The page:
a Conflict of Hacks: Unix Shebang, Unicode BOM Mark

BOM mark is part of the unicode standard. If a tech declares full support for unicode, support for BOM mark is necessary. (the story i heard is that Haskell compiler chocked on BOM, and people are blaming Microsoft Notepad for adding the BOM. But the fact is, Haskell spec says it's source code is Unicode, thus chocking on BOM is Haskell's fault.)

BOM mark is a hack, but so is unix shebang mark. BOM mark being a given, it wouldn't have any problem if utf-8 isn't invented. utf-8 is invented by unix guy Ken Thompson and unix fanatic Rob Pike largely to help unix world move forward to unicode. As it is, BOM mark conflict with the spirit of utf-8 (because utf-8 is meant to be ASCII compatible as is, yet BOM mark byte sequence isn't in ASCII.)

i read the link Thien-Thin Nguyen posted: http://www.utf8everywhere.org/. At first i find it very informative, but in the end i wasn't convinced in its opinion that we should all adopt utf-8 instead of utf-16. I think if one switch a attitude, that utf-8 is the hack that introduced all this problems, then many of their argument for utf-8 doesn't stand.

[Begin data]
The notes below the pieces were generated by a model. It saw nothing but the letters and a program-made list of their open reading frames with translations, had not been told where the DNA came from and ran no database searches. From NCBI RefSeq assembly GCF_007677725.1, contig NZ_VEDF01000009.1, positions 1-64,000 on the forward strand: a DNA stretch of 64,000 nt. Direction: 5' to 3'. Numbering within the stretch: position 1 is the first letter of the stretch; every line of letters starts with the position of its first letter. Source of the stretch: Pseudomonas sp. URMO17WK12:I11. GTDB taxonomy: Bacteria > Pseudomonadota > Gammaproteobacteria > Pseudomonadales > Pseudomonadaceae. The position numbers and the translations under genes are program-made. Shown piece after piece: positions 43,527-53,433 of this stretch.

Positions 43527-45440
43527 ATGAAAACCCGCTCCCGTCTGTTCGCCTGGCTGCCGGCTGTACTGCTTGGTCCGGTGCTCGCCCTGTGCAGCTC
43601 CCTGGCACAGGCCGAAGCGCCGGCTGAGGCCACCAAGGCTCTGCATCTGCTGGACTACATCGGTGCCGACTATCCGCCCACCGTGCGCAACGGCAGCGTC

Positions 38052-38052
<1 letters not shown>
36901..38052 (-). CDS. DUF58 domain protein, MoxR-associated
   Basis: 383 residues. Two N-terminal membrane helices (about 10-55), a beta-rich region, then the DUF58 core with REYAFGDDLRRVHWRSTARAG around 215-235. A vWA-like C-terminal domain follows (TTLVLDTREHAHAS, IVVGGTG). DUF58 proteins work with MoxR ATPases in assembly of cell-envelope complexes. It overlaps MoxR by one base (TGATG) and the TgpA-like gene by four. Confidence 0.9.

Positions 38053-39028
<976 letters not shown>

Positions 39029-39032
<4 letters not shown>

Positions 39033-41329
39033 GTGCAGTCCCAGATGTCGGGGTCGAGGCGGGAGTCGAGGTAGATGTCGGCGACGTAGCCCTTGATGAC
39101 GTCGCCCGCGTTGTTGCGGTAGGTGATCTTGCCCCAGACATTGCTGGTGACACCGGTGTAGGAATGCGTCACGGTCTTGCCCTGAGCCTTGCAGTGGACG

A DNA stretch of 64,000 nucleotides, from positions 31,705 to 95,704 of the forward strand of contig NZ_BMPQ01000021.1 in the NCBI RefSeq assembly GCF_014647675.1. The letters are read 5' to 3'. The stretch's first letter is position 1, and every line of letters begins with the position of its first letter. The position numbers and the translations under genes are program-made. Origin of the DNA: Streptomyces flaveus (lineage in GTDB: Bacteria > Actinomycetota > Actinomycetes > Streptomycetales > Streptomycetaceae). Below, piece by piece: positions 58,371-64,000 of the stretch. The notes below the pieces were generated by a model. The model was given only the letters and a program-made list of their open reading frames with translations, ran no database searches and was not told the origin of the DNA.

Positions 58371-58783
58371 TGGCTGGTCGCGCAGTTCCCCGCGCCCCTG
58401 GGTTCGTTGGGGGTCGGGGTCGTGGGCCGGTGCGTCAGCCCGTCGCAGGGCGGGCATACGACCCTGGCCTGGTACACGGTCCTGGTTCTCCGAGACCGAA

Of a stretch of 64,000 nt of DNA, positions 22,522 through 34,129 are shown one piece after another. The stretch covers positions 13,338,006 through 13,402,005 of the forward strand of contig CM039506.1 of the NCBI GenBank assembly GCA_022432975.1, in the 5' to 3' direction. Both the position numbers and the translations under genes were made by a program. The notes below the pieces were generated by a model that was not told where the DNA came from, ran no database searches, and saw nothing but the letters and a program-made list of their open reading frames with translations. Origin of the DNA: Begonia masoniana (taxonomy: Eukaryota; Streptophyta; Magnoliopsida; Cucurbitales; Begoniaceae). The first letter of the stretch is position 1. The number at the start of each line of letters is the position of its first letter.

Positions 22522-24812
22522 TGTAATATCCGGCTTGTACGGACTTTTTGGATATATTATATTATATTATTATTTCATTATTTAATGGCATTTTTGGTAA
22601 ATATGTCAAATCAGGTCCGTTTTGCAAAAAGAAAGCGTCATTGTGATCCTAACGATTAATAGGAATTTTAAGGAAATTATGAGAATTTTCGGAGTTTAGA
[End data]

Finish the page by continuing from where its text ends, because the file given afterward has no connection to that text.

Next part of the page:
side note… about that site, it's Windows oriented. As such, they didn't explain many terms and Windows tech they use, e.g. i have little idea what narrowchar or widechar they mean, nor of the many Windows libraries they mention.

also, the site is decidedly western-mind oriented. They forgot that in China, the encoding used is GB 18030, which has the same char set as unicode but different encoding, and is also compatible with ascii. No utf-8 nor utf-anything whatsoever. Chinese web traffic are like half of the world's or something.

the site wishes utf-16 to go away. Windows, Mac, NTFS, HFS+ file systems, all utf-16, plus java C# etc. Though, the web (html, xml, css) are all utf-8. Neither are likely to go away.

For some detail about BOM, see: Unicode BOM Byte Order Mark Hack.

Popular posts from this blog

11 Years of Writing About Emacs

does md5 creates more randomness?

Google Code shutting down, future of ErgoEmacs